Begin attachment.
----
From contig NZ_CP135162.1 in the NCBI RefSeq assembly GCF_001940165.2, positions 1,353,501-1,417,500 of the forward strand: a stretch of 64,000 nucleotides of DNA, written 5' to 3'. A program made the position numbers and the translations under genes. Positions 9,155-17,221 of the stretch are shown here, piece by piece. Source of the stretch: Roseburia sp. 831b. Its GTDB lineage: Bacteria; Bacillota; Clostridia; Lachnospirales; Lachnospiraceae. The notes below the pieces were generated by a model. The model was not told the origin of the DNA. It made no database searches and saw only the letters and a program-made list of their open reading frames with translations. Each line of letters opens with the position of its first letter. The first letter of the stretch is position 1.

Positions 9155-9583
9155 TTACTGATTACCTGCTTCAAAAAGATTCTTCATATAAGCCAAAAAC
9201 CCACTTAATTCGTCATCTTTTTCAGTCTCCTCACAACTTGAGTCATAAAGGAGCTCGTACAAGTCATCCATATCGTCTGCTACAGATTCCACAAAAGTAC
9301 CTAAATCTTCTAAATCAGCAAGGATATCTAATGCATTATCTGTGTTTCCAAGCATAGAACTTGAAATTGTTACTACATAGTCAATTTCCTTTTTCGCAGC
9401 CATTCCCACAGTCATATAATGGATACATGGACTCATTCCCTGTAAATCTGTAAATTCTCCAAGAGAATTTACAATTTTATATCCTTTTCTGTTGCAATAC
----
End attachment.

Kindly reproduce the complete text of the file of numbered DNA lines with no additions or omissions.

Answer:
From contig NZ_CP135162.1 in the NCBI RefSeq assembly GCF_001940165.2, positions 1,353,501-1,417,500 of the forward strand: a stretch of 64,000 nucleotides of DNA, written 5' to 3'. A program made the position numbers and the translations under genes. Positions 9,155-17,221 of the stretch are shown here, piece by piece. Source of the stretch: Roseburia sp. 831b. Its GTDB lineage: Bacteria; Bacillota; Clostridia; Lachnospirales; Lachnospiraceae. The notes below the pieces were generated by a model. The model was not told the origin of the DNA. It made no database searches and saw only the letters and a program-made list of their open reading frames with translations. Each line of letters opens with the position of its first letter. The first letter of the stretch is position 1.

Positions 9155-9583
9155 TTACTGATTACCTGCTTCAAAAAGATTCTTCATATAAGCCAAAAAC
9201 CCACTTAATTCGTCATCTTTTTCAGTCTCCTCACAACTTGAGTCATAAAGGAGCTCGTACAAGTCATCCATATCGTCTGCTACAGATTCCACAAAAGTAC
9301 CTAAATCTTCTAAATCAGCAAGGATATCTAATGCATTATCTGTGTTTCCAAGCATAGAACTTGAAATTGTTACTACATAGTCAATTTCCTTTTTCGCAGC
9401 CATTCCCACAGTCATATAATGGATACATGGACTCATTCCCTGTAAATCTGTAAATTCTCCAAGAGAATTTACAATTTTATATCCTTTTCTGTTGCAATAC